The iconography was more visceral than I had anticipated. I was afraid my 6 year old, who freaked out in the San Antonio Museum of Art’s Greek statue room, might be scared by the realistic depictions of the aftermath of violence. But, he seemed more curious than frightened.

There were a couple of classes going on during my visit, so I aimed to make my visit as efficient as possible so as not to disturb parishioners.

I was practicing with the fisheye lens I rented that weekend. It was a bit of a challenge to position myself to get a coherent shot with such an extreme lens!

church1

church3

church2

church4

Fisheye Lens and Flowers

I took a trip with my kiddo this weekend. I asked him if he wanted to visit the mountains or the beach. He chose the mountains, so off we headed to El Paso.

For the first time ever, I rented a lens…a fisheye lens. Of all things! I wanted to see what I could do with the distortion that kind of lens creates.

I took the one below of a blooming palo verde tree in Concordia Cemetery. It’s not as in focus as I would like. To be fair to myself, this was taken the first hour I was working with the lens. I have to remember that this is all a learning process!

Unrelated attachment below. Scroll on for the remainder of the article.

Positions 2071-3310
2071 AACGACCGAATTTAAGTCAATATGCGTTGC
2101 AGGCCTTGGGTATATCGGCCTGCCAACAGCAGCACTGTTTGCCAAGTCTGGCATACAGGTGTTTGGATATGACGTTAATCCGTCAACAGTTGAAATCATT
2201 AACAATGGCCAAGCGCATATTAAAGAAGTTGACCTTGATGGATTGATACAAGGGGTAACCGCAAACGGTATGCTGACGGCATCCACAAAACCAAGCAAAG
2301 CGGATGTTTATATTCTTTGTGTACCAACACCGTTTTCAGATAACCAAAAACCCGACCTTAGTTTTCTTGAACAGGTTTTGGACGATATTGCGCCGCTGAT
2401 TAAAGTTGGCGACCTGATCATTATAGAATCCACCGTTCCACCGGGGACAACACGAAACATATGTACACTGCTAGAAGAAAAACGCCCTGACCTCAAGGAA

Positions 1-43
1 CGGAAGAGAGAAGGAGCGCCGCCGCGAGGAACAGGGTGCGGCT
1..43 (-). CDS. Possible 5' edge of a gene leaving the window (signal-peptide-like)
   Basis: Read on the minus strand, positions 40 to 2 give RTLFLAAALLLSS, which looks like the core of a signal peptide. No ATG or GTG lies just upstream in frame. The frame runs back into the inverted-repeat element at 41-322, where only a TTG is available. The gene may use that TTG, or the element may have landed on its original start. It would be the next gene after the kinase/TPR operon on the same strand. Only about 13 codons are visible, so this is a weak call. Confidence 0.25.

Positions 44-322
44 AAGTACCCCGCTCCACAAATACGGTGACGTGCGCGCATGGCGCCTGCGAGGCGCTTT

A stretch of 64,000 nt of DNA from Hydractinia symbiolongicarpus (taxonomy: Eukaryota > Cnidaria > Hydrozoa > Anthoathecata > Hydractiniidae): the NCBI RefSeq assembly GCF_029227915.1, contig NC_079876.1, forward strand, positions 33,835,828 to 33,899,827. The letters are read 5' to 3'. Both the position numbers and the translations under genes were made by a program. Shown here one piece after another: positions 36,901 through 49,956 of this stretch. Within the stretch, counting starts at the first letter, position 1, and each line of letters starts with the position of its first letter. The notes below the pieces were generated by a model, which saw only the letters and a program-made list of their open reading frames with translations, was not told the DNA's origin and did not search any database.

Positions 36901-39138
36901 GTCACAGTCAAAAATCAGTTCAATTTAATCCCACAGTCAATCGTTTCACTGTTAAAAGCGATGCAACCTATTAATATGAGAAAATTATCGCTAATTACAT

fisheyeflower4

I also tried out its capacity for close-up pictures of individual flowers. I really like how these turned out. You can see the whole background, but it is oddly blurry and bent. To me, it offers some interest to the background detail while keeping it from competing with the main image.

Ocatillo flower on the Franklin Mountains
Ocatillo flower on the Franklin Mountains

In one of my photography books, an author is bothered by the darkening of the corners of photos when using very wide angle lens. I find the effect sort of charming, like a vignette effect or something. It’s not something I would change in the editing process. Here’s an example of that vignetting on the upper corners of this picture of a globe mallow:

fisheye-flower2

And here’s another pretty flower from the Concordia Cemetery.

fisheyeflower3

Why does something this horrible exist?

And why was it in a warehouse at a pottery store in El Paso? HOW IS THIS A GOOD IDEA?

Good job on that murderous gaze, Sculptor.
Wanna buy this nice wood chair? Wait! Why are you running from me?

I suppose it’s the whole carelessness of the scene which makes it even worse. It’s like, “Meh, the head fell off this one. Or maybe Stiff Roy here knocked it off last night. Either way, I’ll deal with this mess later. I have customers to slice up. Uh, I mean ring up.”

NOPE NOPE NOPE NOPE
He looks way too satisfied with himself. And what exactly is that headless one doing with his pants? 

This is not the scene I expected to find when I went into the back of the warehouse. You can imagine the momentary terror I felt when out of the corner of my eye it looked like a demonic man was staring at me while I was shopping in the Mexican pottery section.

Oh, and there were several other scary guys hanging out in the furniture area. They were sitting at a table playing cards as though it were the most normal thing the world. And that, my friends, is what is truly terrifying: Someone thinks this is normal.